How Is Arthritis Diagnosed?

  • Medical Author:
    William C. Shiel Jr., MD, FACP, FACR

    Dr. Shiel received a Bachelor of Science degree with honors from the University of Notre Dame. There he was involved in research in radiation biology and received the Huisking Scholarship. After graduating from St. Louis University School of Medicine, he completed his Internal Medicine residency and Rheumatology fellowship at the University of California, Irvine. He is board-certified in Internal Medicine and Rheumatology.

Ask the experts

How is arthritis diagnosed?

Doctor's response

Arthritis is inflammation in a joint. Diagnosis is based on a history of joint pain, stiffness and/or warmth, redness or swelling and physical examination. The examination can demonstrate swelling and often limited range of motion of the joint. X-ray examination can support the diagnosis and often disclose the type of arthritis and its severity.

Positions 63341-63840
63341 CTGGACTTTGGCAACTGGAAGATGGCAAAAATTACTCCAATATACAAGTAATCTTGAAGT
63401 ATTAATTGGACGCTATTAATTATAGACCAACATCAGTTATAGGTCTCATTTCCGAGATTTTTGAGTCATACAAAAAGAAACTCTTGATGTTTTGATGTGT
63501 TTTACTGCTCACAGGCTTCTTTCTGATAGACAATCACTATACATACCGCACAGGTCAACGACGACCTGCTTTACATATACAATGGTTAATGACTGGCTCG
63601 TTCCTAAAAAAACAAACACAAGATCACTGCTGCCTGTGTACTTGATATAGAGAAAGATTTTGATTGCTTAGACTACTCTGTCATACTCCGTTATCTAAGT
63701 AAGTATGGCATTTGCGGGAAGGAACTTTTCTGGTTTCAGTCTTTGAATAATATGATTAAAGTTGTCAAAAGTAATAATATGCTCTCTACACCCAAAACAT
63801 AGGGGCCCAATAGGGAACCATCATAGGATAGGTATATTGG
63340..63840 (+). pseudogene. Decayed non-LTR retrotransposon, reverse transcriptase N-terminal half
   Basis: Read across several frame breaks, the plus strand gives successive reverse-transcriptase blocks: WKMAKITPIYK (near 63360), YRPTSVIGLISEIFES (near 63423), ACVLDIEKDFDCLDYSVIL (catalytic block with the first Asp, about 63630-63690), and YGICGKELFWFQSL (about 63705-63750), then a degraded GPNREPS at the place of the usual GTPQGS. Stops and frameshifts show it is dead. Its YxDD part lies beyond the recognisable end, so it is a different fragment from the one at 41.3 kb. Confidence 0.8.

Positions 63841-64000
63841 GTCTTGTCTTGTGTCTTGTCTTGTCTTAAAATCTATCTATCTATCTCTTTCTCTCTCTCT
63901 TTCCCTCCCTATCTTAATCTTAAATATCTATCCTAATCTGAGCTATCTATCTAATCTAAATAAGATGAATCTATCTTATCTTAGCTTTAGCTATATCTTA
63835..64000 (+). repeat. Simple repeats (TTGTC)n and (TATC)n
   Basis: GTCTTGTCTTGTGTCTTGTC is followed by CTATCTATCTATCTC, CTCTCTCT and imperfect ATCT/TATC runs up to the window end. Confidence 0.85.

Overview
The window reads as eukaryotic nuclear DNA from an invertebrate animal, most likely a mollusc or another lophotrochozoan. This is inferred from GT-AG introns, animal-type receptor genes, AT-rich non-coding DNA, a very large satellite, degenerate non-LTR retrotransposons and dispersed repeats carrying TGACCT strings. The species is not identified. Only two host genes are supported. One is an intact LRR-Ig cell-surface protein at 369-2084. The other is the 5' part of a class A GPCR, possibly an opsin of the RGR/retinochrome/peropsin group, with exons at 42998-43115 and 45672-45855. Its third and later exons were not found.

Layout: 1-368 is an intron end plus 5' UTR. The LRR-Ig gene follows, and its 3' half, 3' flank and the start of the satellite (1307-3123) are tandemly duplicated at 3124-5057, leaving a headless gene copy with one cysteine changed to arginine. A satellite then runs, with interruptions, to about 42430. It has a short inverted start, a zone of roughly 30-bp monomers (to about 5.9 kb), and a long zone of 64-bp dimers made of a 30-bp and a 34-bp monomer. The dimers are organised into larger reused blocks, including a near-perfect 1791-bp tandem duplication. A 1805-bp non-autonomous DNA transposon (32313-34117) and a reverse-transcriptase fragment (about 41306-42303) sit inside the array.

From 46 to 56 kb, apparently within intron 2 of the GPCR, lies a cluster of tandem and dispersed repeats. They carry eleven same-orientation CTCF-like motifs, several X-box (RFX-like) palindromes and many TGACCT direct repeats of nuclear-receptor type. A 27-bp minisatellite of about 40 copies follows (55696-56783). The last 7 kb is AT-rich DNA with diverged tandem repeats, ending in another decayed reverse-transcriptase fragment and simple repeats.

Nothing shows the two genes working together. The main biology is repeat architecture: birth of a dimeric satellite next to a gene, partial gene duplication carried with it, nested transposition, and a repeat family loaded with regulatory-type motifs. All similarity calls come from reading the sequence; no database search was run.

Early diagnosis is important for early treatment. Many types of arthritis can progress without treatment. This can lead to permanent destruction of cartilage, bone, and ligaments, which can result in deformity and loss of function that is not reversible. Moreover, some forms of arthritis are associated with disease elsewhere in the body. To avoid injury to other body tissues, early diagnosis can be crucial.

Medically reviewed by John A. Daller, MD; American Board of Surgery with subspecialty certification in surgical critical care


"Diagnosis and differential diagnosis of rheumatoid arthritis"

Health Solutions From Our Sponsors

Reviewed on 8/29/2017